Income Statement explained

By Randell Tiongson on October 13th, 2012

Even if you are not an Accountant, you would most likely encounter an income statement or other simply refer it to a profit and loss statement. An income statement is very useful to determine the viability of any business and any person. It is used both from a business perspective and should also likewise be used in a personal way. I often say that the principles of corporate finance is the same as personal finance, just varying in application and terminologies.

Income statements are very important to determine the profitability of company and is likewise a good way to determine your personal profitability.

So what is an income statement? A typical definition  is that it is a financial statement that measures a company’s financial performance over a specific accounting period. Financial performance is assessed by giving a summary of how the business incurs its revenues and expenses through both operating and non-operating activities. It also shows the net profit or loss incurred over a specific accounting period, typically over a fiscal quarter or year.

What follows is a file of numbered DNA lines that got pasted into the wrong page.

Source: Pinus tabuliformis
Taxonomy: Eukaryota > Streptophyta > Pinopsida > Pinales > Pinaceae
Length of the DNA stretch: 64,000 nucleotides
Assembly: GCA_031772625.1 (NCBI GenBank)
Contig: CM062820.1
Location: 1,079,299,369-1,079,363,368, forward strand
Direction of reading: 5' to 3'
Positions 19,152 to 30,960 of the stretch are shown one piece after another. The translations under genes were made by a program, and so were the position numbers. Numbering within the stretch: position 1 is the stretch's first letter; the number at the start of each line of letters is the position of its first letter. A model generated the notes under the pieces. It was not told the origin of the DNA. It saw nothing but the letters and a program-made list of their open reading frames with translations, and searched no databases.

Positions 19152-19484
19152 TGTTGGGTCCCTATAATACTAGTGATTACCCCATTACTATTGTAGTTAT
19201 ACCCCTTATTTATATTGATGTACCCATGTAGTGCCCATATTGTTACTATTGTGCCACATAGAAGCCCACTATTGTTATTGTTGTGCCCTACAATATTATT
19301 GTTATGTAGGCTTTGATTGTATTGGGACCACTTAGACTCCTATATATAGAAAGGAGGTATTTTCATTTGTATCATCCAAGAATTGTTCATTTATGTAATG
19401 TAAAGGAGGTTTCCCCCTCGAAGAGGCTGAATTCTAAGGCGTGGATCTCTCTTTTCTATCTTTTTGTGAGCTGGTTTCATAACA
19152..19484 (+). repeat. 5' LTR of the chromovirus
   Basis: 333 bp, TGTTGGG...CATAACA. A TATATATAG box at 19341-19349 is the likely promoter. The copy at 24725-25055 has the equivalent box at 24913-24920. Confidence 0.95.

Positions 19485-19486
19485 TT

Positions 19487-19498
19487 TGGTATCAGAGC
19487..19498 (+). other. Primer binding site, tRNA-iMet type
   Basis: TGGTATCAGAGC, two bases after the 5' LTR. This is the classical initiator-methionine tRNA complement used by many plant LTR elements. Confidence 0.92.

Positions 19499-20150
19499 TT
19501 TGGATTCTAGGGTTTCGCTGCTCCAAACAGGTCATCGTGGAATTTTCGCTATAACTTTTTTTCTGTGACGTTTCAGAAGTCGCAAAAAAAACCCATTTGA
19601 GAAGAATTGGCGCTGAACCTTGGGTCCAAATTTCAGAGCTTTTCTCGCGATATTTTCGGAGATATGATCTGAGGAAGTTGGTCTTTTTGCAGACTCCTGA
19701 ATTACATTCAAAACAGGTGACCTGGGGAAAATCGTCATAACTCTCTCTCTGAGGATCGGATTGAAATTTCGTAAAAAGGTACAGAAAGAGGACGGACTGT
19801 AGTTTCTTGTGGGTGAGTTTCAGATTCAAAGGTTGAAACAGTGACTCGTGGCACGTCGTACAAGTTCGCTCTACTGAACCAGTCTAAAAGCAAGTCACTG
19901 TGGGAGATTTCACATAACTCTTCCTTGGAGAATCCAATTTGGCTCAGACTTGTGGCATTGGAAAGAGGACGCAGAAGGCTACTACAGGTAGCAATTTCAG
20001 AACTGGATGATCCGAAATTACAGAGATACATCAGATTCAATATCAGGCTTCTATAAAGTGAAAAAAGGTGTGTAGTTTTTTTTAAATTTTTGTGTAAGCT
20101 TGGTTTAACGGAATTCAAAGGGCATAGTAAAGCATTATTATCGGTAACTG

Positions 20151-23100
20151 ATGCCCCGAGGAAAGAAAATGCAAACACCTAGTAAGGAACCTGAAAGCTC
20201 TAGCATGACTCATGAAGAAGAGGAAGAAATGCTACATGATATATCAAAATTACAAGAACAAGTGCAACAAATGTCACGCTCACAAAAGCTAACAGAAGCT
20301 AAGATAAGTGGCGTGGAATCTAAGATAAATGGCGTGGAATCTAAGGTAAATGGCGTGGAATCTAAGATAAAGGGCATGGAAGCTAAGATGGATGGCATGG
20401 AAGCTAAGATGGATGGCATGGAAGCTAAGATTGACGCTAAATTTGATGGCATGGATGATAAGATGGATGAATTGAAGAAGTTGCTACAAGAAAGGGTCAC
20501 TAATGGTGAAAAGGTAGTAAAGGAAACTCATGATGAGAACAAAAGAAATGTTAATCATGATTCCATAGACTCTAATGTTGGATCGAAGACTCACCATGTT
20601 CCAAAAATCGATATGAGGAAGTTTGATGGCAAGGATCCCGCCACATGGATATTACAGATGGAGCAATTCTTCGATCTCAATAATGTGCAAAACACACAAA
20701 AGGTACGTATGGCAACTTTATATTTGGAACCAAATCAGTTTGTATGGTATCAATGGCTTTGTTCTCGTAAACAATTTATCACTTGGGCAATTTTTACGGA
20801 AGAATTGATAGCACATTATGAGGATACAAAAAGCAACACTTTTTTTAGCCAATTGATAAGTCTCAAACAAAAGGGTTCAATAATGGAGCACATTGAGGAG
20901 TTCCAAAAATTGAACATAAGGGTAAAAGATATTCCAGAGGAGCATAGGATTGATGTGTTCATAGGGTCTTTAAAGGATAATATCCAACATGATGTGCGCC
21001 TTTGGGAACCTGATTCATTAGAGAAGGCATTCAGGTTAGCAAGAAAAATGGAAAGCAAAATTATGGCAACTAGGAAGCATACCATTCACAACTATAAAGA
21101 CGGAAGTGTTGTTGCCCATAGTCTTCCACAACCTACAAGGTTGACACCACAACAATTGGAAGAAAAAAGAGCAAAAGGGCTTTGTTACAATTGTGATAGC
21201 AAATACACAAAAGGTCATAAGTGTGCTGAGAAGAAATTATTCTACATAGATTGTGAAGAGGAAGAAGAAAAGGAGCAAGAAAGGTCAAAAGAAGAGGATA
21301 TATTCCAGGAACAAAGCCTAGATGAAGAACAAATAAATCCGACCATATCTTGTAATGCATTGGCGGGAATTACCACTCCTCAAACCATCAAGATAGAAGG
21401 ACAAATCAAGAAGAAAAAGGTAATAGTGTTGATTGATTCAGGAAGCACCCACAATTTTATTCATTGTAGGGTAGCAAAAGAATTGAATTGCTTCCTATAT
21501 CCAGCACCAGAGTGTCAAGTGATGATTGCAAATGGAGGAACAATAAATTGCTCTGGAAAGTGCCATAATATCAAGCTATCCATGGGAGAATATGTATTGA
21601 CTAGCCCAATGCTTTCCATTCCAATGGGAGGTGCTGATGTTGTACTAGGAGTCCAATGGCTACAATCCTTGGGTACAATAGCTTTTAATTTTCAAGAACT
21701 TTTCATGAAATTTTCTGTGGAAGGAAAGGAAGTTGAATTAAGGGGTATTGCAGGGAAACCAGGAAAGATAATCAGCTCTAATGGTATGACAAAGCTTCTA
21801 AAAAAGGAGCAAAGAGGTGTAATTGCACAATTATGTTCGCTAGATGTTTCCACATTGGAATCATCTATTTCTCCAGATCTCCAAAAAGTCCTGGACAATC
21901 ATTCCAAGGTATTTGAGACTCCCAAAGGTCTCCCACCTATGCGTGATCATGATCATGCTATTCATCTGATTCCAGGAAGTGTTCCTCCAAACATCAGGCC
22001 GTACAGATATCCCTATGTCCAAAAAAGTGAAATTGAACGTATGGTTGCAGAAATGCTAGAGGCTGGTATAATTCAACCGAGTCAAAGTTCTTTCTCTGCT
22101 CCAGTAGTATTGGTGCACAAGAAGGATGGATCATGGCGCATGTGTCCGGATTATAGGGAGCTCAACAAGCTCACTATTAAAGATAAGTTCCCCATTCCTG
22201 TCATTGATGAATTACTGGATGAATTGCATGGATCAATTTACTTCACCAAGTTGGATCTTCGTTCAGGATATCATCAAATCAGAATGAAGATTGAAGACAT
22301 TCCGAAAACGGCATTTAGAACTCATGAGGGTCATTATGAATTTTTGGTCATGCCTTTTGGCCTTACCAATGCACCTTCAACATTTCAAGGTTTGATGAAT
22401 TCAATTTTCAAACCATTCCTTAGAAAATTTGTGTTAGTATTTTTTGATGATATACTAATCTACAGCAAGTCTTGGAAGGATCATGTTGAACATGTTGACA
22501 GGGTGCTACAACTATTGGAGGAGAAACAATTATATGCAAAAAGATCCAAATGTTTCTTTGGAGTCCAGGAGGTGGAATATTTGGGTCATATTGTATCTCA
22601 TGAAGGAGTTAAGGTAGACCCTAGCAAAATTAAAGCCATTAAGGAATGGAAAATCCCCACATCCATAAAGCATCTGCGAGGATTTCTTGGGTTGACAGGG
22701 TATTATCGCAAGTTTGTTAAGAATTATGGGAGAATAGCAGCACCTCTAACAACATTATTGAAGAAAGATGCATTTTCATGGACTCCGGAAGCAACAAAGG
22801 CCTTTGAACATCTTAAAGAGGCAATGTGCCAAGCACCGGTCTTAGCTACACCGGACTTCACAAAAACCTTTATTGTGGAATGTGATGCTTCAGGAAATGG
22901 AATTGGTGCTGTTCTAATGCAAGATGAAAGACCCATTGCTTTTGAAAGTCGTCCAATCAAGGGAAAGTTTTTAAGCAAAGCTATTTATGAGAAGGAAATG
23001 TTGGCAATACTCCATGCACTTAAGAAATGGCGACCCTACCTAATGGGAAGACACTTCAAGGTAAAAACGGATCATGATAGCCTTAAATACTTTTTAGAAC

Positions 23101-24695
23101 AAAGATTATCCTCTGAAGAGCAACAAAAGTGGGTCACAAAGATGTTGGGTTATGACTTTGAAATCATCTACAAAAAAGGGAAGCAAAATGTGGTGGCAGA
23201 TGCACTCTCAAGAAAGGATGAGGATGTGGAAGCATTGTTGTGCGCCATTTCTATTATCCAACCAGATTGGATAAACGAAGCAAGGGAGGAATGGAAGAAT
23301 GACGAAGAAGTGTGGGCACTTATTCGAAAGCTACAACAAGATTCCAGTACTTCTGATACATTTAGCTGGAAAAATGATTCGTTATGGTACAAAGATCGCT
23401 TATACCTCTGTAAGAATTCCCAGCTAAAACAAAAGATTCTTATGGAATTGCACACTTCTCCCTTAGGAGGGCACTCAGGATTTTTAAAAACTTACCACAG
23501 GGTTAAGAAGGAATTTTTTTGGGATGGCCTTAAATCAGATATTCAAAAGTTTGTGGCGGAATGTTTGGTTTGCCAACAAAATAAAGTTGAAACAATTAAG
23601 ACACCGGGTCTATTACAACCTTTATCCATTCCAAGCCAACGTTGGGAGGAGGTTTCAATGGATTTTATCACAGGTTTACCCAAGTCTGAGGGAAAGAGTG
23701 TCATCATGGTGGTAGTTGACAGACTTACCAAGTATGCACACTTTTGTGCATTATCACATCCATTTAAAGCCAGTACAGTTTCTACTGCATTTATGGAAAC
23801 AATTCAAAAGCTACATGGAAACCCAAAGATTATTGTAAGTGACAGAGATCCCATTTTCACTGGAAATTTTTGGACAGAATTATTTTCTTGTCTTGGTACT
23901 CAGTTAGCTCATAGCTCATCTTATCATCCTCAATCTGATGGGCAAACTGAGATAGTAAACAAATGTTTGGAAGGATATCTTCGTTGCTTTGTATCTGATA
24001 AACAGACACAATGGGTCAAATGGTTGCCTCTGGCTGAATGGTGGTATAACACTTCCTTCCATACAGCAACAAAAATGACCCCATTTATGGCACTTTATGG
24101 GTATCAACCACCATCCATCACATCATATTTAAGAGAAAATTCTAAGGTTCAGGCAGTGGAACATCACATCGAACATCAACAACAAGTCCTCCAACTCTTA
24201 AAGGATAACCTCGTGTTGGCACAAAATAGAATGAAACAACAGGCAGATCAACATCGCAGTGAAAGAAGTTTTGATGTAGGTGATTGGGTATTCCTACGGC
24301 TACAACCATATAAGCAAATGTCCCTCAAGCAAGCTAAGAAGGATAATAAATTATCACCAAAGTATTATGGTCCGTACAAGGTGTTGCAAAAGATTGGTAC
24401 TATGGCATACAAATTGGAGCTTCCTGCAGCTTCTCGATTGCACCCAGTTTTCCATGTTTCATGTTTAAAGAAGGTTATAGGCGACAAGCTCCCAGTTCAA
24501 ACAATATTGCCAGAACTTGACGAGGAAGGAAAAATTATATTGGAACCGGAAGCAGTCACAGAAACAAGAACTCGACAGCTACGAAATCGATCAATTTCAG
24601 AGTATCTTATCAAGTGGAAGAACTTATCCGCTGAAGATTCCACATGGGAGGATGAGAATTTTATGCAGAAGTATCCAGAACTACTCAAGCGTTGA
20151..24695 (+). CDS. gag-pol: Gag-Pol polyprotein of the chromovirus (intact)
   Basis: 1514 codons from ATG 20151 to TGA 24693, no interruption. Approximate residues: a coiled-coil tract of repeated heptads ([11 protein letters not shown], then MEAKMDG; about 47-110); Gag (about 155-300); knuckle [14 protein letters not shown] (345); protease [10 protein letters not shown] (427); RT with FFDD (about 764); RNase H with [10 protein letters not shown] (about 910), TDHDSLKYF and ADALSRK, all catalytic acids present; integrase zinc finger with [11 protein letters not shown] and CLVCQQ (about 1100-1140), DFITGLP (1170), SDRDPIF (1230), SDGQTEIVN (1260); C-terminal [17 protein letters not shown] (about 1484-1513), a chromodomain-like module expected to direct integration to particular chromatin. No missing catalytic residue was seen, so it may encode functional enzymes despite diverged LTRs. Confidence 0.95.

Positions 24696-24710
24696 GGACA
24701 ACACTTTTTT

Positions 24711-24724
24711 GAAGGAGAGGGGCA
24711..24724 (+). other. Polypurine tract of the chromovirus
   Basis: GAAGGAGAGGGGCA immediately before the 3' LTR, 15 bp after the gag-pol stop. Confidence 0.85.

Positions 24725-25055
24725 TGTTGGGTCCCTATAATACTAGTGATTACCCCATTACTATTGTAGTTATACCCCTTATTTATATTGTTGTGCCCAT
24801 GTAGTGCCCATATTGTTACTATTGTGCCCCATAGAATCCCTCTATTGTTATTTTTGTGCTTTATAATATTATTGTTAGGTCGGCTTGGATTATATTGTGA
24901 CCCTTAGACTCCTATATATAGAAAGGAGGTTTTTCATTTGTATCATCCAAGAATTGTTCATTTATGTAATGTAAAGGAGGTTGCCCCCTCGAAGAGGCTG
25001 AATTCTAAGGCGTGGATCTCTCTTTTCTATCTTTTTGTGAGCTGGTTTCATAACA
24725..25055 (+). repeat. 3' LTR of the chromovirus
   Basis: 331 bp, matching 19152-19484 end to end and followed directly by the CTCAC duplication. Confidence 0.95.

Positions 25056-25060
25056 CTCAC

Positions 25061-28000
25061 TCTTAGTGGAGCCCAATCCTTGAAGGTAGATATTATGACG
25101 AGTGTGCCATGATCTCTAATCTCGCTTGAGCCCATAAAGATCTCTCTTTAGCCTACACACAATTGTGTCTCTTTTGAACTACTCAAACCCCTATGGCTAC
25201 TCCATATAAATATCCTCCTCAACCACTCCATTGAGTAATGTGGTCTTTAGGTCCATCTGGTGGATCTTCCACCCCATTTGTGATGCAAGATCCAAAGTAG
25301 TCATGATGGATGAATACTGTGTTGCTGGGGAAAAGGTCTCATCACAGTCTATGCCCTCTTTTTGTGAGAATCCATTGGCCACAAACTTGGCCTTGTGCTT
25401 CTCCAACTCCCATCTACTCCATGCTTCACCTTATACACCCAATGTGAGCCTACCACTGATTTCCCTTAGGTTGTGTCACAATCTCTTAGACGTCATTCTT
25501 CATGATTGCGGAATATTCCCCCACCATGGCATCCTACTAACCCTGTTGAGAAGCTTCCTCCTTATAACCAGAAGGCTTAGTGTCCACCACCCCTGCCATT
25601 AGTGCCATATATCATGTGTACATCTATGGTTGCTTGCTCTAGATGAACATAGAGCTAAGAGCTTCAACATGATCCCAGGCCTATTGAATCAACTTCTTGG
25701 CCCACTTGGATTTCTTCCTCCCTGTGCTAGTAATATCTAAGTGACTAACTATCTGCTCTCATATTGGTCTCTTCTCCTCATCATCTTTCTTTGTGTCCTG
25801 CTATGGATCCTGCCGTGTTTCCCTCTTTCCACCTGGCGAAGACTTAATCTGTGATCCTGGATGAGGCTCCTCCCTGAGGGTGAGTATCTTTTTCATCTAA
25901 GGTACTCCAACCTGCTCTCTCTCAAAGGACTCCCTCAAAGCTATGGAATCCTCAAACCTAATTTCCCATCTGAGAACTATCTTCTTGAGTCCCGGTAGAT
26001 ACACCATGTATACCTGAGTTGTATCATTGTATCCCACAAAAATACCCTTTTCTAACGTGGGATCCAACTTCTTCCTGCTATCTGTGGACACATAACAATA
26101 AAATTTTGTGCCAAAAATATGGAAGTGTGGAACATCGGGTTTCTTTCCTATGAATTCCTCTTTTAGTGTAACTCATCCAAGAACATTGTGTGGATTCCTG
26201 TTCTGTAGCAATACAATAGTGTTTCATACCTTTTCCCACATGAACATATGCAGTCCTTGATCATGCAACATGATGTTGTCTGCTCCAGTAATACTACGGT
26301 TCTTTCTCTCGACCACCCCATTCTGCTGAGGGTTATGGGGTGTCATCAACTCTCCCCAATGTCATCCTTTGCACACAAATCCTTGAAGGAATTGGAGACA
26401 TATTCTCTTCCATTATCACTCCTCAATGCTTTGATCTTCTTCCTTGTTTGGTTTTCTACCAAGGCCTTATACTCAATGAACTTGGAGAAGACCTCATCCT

Ivestopedia.com has a better way of explaining what an income statement is —

The income statement is the one of the three major financial statements. The other two are the balance sheet and the statement of cash flows. The income statement  is divided into two parts: the operating and non-operating sections.

The portion of the income statement that deals with operating items is interesting to investors and analysts alike because this section discloses information about revenues and expenses that are a direct result of the regular business operations. For example, if a business creates sports equipment, then the operating items section would talk about the revenues and expenses involved with the production of sports equipment.

The non-operating items section discloses revenue and expense information about activities that are not tied directly to a company’s regular operations. For example, if the sport equipment company sold a factory and some old plant equipment, then this information would be in the non-operating items section.

Still confused? Here’s a video that might help…

Whew! It’s a good thing I decided study Economics instead of Accounting 😉

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Income Statement explained